2. What’s the best way to present your information?
Single-page websites have evolved as not just a trend, but a culture, and have proven that there are right and wrong ways to make use of one single page as a repository for everything you are currently working on. But this is just one way: there’s a myriad of different techniques you can use to showcase your group. The important thing is to actually put some thought into this aspect. It should not be an afterthought.
Most users would agree that walls of text are neither exciting nor useful, and it often falls into the realm of common sense, but it doesn’t stop people from believing that there are no better ways to represent their content simply because of the field of work they are involved in. Research websites are especially guilty of this. But fortunately, there are good ways to deal with content-heavy websites, without being lost on the user. Jason Amunwa highlights several websites that do this quite well. In addition, for research sites that publish their findings, but struggle with how best to present their information, UXBooth has some sound advice.
Establishing consistency with content creation
A common problem plaguing most departments in a university environment like NC State’s is that, website maintenance and content creation generally takes a back seat to the daily operations within that department. And if content creation doesn’t become the sole responsibility of one person, it tends to then fall on everyone’s shoulders, and this is where things start to get dicy. One person likes to provide photos and other imagery to accompany their content, another uses lots of lists and bold text, and someone else has a tendency to be very brief, writing at most 2-3 sentences.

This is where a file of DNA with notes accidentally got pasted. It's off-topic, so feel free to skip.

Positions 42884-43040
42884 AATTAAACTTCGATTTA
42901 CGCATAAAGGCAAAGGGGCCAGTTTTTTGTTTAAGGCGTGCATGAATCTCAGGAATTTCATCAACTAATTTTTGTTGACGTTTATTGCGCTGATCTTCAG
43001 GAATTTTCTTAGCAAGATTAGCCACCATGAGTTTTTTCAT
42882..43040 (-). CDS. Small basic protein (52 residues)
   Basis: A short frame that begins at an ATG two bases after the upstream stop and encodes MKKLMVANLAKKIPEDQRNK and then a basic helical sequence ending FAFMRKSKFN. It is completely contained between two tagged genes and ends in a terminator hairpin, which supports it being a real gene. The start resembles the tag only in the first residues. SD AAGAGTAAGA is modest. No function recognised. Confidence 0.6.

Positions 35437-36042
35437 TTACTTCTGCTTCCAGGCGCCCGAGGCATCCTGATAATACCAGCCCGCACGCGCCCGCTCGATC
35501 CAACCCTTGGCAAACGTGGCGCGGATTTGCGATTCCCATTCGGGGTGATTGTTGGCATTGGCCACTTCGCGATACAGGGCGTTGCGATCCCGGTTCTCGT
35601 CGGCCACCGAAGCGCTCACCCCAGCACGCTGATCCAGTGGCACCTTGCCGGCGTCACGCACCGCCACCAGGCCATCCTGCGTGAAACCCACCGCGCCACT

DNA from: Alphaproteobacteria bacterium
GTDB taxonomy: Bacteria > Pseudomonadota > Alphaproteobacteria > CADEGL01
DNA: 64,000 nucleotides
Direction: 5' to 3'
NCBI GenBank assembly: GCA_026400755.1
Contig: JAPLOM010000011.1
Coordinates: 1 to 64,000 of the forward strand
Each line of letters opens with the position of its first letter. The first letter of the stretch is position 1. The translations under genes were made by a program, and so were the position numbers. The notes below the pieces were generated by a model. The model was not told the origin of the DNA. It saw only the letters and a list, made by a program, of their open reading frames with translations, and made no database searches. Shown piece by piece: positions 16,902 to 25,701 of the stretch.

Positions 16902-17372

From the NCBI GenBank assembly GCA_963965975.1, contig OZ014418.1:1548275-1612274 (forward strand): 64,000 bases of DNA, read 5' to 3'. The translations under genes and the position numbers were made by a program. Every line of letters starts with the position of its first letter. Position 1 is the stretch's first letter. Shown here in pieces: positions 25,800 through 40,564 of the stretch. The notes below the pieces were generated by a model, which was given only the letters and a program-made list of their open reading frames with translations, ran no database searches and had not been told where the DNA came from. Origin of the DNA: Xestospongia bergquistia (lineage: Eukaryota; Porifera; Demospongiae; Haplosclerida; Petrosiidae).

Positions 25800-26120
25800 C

While each of those scenarios may be appropriate given a specific circumstance, what they lack is a specific guideline with which to govern what content is needed — and expected — for any particular section of a website. Ideally, each area of your site started with a singular goal in mind. For example, your recent news section may include only excerpts of posts, and the rest of the content is viewed on the individual post. Another area, like the recent events, expects a brief description of the event, an image, and a date. But where problems start to occur is when someone deviates from these originally intended constraints, and you end up with a site that looks very different from what it began like.
To remedy this, a plan should be created, one that can be disseminated to everyone who has content editing privileges on your website. The goal is to isolate key areas where controlled content is a necessity. It could be something as simple as a table on Google Docs, outlining the subject area, constraints to be agreed upon, and then most importantly, someone who is in charge of ensuring that content continues to meet these constraints.
One additional point: it might seem appealing to simply assign the same manager to each area of your site, but this can very quickly detract from the purpose of separating the concerns of content creation. By spreading the workload, more people get involved in the maintenance of your site, and as a result, there are more opportunities to generate fresh and exciting content for your viewers. Although it may not be your sole mission to provide information to potential visitors, the benefits gained from offering a transparent and frequent look into the daily life of your department or facility are innumerable.
By providing a solid base of consistency for all the areas of your site, you can ensure that content continues to be developed in such a way that you never have to worry about cleaning up a mess that another fellow staff-member inadvertently created, and your time can be better spent doing more productive and meaningful things.
Stay tuned for Part 4 of Making it look good.